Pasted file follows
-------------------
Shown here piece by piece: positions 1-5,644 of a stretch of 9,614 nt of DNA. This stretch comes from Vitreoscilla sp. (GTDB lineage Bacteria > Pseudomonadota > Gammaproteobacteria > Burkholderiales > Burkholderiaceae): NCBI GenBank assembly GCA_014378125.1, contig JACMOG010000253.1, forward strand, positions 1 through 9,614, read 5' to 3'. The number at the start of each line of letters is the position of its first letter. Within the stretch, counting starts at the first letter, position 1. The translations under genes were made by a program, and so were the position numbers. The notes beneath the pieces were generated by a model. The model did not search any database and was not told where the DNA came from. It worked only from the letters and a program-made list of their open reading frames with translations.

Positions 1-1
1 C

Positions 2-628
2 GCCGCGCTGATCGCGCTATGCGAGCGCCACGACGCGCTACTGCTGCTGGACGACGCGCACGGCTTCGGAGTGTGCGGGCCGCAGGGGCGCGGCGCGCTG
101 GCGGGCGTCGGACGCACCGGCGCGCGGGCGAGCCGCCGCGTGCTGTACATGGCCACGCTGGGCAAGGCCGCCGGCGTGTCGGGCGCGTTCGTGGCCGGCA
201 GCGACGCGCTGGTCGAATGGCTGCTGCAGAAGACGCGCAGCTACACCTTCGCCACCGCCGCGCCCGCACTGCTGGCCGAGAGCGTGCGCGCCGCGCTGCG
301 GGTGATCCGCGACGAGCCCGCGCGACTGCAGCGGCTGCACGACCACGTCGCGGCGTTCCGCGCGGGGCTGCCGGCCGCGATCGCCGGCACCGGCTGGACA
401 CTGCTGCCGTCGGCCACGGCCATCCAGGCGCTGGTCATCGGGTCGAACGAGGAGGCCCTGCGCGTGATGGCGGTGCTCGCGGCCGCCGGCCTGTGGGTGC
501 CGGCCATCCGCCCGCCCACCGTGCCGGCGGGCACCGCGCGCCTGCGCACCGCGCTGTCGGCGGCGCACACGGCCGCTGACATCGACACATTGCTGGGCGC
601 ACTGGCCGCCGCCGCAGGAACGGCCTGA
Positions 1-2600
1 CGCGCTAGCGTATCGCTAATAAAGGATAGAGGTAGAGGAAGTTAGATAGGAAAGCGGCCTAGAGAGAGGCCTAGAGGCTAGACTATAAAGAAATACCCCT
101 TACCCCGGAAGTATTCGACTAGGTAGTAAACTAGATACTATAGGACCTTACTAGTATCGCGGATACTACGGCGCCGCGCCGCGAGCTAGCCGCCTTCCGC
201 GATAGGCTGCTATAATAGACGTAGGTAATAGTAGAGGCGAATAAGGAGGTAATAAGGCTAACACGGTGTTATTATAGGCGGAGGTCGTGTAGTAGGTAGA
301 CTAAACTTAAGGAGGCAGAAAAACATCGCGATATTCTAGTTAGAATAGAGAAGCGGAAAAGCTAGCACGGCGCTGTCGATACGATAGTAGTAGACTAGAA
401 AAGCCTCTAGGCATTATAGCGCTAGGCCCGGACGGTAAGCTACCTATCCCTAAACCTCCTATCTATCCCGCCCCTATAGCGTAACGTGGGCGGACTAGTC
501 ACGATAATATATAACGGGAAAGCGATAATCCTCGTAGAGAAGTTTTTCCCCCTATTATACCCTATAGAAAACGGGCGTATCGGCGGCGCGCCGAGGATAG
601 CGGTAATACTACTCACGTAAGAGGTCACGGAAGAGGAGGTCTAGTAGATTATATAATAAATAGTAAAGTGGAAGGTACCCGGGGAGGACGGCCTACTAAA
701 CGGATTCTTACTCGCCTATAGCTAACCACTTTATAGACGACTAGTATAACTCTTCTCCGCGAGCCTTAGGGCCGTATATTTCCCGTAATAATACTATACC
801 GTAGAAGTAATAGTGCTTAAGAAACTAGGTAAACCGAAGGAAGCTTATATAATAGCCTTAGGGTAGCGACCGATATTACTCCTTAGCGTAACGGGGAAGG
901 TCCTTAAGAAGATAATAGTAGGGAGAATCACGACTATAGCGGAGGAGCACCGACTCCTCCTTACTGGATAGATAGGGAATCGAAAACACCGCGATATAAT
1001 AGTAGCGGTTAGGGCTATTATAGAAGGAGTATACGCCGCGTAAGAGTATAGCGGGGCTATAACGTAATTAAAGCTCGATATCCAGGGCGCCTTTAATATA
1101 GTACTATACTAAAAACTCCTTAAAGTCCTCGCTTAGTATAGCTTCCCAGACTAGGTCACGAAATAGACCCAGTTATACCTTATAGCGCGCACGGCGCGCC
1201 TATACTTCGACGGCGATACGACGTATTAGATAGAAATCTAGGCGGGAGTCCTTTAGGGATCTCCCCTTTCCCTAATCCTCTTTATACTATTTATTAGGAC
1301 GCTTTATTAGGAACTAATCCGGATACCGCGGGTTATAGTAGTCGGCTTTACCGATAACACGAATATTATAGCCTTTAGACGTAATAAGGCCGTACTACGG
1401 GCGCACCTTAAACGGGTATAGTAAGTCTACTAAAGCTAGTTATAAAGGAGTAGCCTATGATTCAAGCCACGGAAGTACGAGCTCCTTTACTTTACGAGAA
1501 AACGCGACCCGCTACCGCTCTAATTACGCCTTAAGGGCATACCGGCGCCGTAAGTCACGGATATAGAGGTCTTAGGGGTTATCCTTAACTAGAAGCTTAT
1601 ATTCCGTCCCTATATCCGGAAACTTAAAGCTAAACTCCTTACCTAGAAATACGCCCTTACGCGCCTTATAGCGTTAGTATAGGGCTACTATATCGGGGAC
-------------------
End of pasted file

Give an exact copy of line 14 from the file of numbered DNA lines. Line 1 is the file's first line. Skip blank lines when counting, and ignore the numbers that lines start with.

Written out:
101 TACCCCGGAAGTATTCGACTAGGTAGTAAACTAGATACTATAGGACCTTACTAGTATCGCGGATACTACGGCGCCGCGCCGCGAGCTAGCCGCCTTCCGC